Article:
Like many children, I loved Roald Dahl’s Matilda. To me, Matilda was the perfect role model. She was everything I felt I was not, and everything I aspired to: Fierce in the face of injustice and inequality, spirited in her willingness to accept her own sense of separateness from her immediate surroundings, gleefully imaginative, and able to embrace enthusiastically a will to make the world a better place.
When we think of Matilda, we often think of her joyous victories against her careless and self-obsessed parents, who are idiotic to the extent that they fail to value her amazing idiosyncratic intelligence and kindness, or her challenge of the tyranny of the wonderfully sadistic villain, Miss Trunchbull. However, when I am thinking about what it means to feel safe, to feel well, to feel cared for, what I always come back to is Miss Honey’s house. Fans of Matilda might remember that Miss Honey, Matilda’s sweet, and gloriously lovely primary school teacher, has been displaced from her rightful home into a tiny rickety cottage where she lives in isolated poverty. By the end of the story, Miss Honey is back living in her big, beautiful, ancestral home with Matilda. In this house, at the end of the book, these two come to symbolise the dream parent-child relationship, the dream family, and theirs becomes the dream home. They love each other, and share wonderful games and adventures through the joy of imagination, kindness, and passion for learning. They have been two very lonely people - one very little and lonely, one slightly bigger, and lonely. Together they make a safe space for each other, in which no one ever has to be lonely again.
This is, of course, a lovely message, and one that is immensely cheering. However, what is interesting is that this is not the house I think about when I think about the magically transformative space in Matilda. This, for me, is that little rickety cottage where Miss Honey lives alone and where she first entertains Matilda for tea. This tiny space, ‘bare as a prison cell’, with its upturned boxes to act as chairs, is not meant to be glamorous. Indeed, it is normally perceived as a signifier of Miss Honey’s poverty inflicted, of course, at the hands of the evil Miss Trunchbull. Yet Dahl’s description of the approach to the cottage is filled with magic:
On either side of the path there was a wilderness of nettles and blackberry thorns and long brown grass. An enormous oak tree stood overshadowing the cottage. Its massive spreading branches seemed to be enfolding and embracing the tiny building, and perhaps hiding it as well from the rest of the world.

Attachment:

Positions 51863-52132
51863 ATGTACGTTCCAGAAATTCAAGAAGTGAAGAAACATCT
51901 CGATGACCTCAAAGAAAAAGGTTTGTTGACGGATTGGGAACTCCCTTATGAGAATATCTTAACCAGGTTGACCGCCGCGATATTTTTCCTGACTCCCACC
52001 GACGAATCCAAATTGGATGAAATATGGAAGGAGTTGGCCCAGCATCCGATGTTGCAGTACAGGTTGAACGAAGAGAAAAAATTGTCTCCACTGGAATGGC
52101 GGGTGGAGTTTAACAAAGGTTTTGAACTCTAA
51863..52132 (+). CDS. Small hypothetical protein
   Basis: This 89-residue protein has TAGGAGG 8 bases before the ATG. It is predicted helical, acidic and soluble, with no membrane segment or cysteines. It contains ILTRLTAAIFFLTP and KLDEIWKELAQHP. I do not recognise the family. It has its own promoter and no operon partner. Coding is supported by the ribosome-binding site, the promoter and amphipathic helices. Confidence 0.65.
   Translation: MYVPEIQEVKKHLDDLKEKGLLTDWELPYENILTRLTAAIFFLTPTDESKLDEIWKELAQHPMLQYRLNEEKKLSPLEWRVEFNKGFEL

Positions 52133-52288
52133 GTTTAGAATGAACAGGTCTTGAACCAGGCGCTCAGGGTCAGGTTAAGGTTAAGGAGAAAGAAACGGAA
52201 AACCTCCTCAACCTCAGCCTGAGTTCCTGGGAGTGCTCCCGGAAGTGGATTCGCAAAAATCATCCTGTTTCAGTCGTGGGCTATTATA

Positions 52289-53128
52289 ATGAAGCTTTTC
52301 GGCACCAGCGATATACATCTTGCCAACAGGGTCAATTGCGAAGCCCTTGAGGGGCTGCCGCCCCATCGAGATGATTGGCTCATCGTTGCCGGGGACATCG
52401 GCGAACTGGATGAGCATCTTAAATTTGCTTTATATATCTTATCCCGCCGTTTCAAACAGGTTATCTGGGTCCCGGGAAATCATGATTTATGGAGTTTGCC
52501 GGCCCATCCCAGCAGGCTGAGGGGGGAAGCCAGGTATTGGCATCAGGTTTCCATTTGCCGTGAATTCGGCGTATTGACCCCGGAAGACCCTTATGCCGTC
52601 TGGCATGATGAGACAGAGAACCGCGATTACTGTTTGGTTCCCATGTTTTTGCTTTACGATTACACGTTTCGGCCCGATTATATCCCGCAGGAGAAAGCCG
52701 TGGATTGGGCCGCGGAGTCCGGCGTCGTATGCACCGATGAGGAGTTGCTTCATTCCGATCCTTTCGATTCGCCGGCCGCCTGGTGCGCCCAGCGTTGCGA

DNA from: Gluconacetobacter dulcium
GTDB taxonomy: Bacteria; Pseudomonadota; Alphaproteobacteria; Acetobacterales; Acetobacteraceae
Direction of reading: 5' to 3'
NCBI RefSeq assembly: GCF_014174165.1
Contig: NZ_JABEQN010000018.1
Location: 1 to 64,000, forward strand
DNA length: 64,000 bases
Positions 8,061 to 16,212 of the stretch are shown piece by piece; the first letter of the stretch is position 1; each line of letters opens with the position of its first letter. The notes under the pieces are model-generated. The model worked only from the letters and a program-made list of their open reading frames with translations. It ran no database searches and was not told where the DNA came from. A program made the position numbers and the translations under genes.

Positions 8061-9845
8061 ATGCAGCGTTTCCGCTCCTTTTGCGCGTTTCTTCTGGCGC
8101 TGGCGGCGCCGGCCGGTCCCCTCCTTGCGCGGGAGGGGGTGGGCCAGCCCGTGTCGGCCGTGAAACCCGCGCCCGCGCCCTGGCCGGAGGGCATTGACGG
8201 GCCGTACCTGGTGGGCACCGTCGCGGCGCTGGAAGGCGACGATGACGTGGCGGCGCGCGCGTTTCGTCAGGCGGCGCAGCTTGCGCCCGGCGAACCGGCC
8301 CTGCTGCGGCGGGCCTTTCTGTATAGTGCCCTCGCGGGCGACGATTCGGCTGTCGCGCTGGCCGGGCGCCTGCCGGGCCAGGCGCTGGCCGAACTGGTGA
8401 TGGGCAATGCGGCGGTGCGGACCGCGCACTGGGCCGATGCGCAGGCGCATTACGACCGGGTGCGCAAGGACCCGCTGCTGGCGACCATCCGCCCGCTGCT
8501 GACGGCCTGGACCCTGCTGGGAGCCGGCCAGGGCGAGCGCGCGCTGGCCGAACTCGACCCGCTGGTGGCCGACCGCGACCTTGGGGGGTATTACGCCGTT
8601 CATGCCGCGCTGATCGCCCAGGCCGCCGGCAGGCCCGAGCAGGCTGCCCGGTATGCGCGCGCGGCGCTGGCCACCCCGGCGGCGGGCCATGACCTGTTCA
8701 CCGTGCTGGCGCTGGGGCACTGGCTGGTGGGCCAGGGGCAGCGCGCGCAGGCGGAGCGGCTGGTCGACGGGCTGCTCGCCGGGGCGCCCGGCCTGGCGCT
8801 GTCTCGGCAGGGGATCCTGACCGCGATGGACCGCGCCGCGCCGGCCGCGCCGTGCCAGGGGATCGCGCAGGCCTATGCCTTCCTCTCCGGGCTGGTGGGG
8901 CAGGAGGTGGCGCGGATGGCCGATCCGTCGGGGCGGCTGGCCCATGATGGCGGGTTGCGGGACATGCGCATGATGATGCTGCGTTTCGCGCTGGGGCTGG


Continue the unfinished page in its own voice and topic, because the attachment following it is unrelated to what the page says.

While Matilda is shocked at Miss Honey’s poverty, the cottage provides a place of respite for them both. It is a refuge that gives not only physical shelter from the cruelties of school and their respectively awful families, but a space to share their stories, and to find comfort in the empathy of the other. It is here, in this imperfect place, that they discover the bliss of mutual understanding.
Long before intergenerational loneliness projects became fashionable, Dahl’s stories are alive to the fact that loneliness exists in many guises. People find it very difficult to believe that children, even children with families, can be lonely, whilst the loneliness of adults is something that we rarely want to contemplate. It speaks too much to a fear that we would rather not see, a fear we would rather keep hidden, like Miss Honey’s cottage, from the rest of the world. Matilda, her own isolation within her horrid family palpable throughout the book, discovers in this little space her first true adult friend, outside of her beloved books. She also discovers that she is not the only one who might be lonely:
Do any of us children, she [Matilda] wondered, ever stop to ask ourselves where our teachers go when school is over for the day? Do we wonder if they live alone, or if there is a mother at home or a sister or a husband? "Do you live all by yourself, Miss Honey?"
It is this moment of wonder and empathy, which allows both of them to find, not only temporary refuge, but the beginning of their transformative journey towards a more permanent type of safety.
For most of us, smaller or bigger, in adulthood or in childhood, there will have been times when we felt extremely alone. Most of us will have fantasized about a perfect ending, a perfect connection, a perfect home of the type symbolised in Miss Honey and Matilda’s happy ending. Yet, it is worth dwelling on that other space in Matilda in this far from perfect cottage under the oak tree. In this space, an emotional connection based on mutual interest, compassion, and empathy, allows the start of something different for both parties. The message of Mental Health Awareness Week in 2017 was concerned with thriving, rather than merely surviving. Most of us see the importance of this message, but how to enact it, not just for ourselves, but for others, is something that can remain less tangible. With the first ever national Loneliness Awareness week coming up in June 2017, it would be helpful for us to think in terms of the process of shifting loneliness and isolation to inclusion and hope.